Skeptic and journalist Simon Singh appeared before the High Court today in a hearing about accusations of libel. This case is critical for journalism, medicine, science, and skepticism, and you can get the background info on it in an earlier post I wrote. But basically, Simon was sued by the British Chiropractic Association over an article he wrote in The Guardian, and Simon has appealed, which is what today's case was about. His lawyer and that of the BCA presented their cases in front of three judges. According to reports by Jack of Kent and Crispian Jago (NSFW language in the latter), things went pretty well, though of course we can't know until the judges actually rule. According to both reports, though, the judges seemed far more sympathetic to Simon's arguments than to the BCA's. However, as Jack of Kent wrote:
Nonetheless, Simon may still lose: the Court of Appeal may decide that even if the High Court ruling is incorrect, it is not so incorrect that they should disturb the judgment.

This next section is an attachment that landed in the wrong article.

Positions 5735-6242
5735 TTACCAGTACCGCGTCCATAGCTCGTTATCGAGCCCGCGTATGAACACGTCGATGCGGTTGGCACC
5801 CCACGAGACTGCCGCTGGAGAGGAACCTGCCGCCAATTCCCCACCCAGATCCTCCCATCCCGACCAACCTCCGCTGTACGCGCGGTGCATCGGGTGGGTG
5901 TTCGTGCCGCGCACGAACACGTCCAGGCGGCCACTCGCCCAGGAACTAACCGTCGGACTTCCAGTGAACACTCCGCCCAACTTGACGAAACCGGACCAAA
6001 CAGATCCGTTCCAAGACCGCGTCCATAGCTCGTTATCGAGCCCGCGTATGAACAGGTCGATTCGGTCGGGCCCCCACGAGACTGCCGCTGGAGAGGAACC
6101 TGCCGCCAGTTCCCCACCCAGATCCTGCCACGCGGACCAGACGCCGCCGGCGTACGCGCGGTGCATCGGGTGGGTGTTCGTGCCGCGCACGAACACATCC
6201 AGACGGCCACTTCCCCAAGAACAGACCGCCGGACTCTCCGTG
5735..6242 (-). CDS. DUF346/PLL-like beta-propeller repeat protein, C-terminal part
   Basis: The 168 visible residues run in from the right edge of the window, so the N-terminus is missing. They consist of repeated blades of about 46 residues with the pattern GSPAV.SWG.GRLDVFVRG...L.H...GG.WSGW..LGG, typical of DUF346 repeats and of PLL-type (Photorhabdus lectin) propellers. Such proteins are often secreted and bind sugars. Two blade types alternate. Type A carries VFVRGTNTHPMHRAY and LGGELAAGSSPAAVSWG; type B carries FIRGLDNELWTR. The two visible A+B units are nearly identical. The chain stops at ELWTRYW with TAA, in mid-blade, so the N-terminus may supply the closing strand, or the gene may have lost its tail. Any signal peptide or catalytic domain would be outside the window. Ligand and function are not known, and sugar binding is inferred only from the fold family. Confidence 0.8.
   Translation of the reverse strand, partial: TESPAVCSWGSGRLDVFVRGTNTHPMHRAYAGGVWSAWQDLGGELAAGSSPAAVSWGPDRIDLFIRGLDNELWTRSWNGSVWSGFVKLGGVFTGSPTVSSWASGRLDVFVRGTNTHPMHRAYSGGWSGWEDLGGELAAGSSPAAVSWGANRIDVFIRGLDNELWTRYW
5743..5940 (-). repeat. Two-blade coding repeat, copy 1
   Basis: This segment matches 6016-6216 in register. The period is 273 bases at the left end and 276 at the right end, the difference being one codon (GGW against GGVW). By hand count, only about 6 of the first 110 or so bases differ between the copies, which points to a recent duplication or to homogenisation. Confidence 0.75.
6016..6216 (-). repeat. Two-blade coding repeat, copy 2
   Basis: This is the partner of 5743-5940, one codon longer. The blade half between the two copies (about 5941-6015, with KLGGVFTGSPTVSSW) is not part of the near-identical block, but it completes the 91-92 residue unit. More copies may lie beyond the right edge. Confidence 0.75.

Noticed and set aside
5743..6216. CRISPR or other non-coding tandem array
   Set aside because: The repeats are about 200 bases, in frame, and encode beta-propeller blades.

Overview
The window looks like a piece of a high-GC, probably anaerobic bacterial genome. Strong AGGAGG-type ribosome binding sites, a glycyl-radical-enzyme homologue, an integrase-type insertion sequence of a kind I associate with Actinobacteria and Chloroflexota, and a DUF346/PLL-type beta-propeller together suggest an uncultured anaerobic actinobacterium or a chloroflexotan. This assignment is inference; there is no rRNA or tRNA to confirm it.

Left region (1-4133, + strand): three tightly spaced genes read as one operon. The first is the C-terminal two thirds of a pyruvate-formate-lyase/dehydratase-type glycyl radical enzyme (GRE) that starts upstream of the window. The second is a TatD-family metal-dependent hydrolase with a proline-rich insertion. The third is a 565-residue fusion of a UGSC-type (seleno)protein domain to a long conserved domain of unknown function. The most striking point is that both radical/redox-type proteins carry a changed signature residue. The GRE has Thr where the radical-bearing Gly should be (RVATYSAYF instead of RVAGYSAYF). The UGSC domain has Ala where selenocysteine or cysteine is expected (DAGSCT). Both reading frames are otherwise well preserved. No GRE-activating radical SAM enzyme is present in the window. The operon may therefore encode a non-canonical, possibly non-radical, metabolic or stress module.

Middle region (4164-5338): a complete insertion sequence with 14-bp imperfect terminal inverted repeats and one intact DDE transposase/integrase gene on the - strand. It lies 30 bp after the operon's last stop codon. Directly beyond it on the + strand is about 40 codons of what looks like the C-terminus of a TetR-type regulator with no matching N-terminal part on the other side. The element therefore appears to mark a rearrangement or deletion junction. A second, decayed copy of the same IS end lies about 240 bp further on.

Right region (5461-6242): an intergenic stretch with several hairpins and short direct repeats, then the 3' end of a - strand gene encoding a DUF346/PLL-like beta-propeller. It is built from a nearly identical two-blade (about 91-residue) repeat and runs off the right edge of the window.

In other words, it seems that they may disagree with the original ruling, but may feel it wasn't so wrong that it's worth the effort to overturn. I of course hope they do. And once this case is won, we can then move on to the far, far bigger picture: reforming the UK's horrible and draconian libel laws, which are unfair, and I think reasonable to characterize as backward and medieval. The way it's set up, the burden of proof is on the accused to show what they said was not libel, rather than on the accuser to show that it is libel. That's ridiculous, and what it winds up doing is making it hard for journalists to fairly write about many issues, because they may be scared of being sued and having to spend literally millions of dollars in defense. That's why I strongly support the reform effort. I'll be keeping my eyes on this, and you can stay on it as well by checking in on the blogs of Jack of Kent and Crispian Jago as well.